Nikki R. Haley, President Trump’s ambassador to the United Nations, has announced that she will resign at the end of the year. This is a high-profile departure from one of the few women that serves on the president’s cabinet.
Ms. Haley is the former governor of South Carolina and was an early and frequent critic of Mr. Trump. But through naming her as the U.N ambassador, an olive branch was given.
“It was a blessing to go into the U.N. with body armor every day and defend America,” Ms. Haley, seated next to Mr. Trump in the Oval Office, told reporters. “I’ll never truly step aside from fighting for our country. But I will tell you that I think it’s time.”
Being the United Nations ambassador, she said, “has been an honor of a lifetime.”
President Trump said that Haley had informed him about six months ago that she needed to step down after two years with the administration. He said he hoped Ms. Haley would return in a different role, and would name her successor within the next two or three weeks.
“She’s done a fantastic job and we’ve done a fantastic job together,” Mr. Trump said. “We’re all happy for you in one way, but we hate to lose you.”
Haley has been seen as a potential presidential candidate. She said she had no intention of running for the presidency in 2020, as has been speculated. Instead, she plans to campaign for Mr. Trump’s re-election.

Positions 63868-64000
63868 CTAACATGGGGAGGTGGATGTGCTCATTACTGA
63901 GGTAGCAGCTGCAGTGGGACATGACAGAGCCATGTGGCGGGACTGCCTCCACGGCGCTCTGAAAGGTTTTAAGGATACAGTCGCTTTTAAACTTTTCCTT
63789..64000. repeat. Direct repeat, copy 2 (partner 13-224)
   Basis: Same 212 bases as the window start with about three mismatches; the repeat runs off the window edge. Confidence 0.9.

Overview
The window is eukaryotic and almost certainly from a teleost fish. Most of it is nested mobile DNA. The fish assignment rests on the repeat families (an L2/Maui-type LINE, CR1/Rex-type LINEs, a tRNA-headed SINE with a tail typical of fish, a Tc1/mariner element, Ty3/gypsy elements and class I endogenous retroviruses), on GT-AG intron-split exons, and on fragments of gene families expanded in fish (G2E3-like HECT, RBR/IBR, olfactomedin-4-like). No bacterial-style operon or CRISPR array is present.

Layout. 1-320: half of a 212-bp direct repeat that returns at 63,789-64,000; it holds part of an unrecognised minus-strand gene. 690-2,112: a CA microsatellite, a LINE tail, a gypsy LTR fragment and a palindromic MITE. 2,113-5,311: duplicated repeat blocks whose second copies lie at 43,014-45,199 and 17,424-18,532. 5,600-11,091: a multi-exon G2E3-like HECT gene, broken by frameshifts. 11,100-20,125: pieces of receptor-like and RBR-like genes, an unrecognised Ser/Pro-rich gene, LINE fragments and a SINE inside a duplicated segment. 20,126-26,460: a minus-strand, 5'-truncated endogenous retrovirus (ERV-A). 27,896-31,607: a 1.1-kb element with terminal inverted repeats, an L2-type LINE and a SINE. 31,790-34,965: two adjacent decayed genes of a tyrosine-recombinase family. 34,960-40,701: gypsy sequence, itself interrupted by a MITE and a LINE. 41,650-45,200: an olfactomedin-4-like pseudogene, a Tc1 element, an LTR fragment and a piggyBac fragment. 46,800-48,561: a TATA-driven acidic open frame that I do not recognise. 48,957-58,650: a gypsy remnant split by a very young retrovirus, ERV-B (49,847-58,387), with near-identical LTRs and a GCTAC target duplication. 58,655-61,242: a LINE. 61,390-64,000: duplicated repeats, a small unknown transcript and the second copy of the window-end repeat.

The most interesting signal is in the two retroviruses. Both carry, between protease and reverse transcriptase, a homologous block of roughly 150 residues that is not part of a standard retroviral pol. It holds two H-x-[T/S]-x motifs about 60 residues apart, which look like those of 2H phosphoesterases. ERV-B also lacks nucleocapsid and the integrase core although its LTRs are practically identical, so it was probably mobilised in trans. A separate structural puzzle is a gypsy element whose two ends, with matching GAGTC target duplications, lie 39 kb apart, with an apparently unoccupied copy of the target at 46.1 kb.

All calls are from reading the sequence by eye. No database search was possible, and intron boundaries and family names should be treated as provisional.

“I think you have to be selfless enough to know when you step aside and allow someone else to do the job,” Ms. Haley said.
The U.N ambassador is the daughter of immigrants from India. Ms. Haley favored free markets and global trade and earned international attention for speaking out against the Confederate battle flag in the aftermath of the 2015 massacre at a black church in Charleston.
Ms. Haley acknowledged her policy disagreements with the president in an op-ed in the Washington Post last month. But she also criticized an anonymous senior administration official who wrote an op-ed describing a chaotic administration in which many of the president’s aides disagreed with their boss.
“I don’t agree with the president on everything,” Ms. Haley wrote. “When there is disagreement, there is a right way and a wrong way to address it. I pick up the phone and call him or meet with him in person.”
Time magazine celebrated Ms. Haley’s ascendance by putting her on a cover as one of the women who are “changing the world.”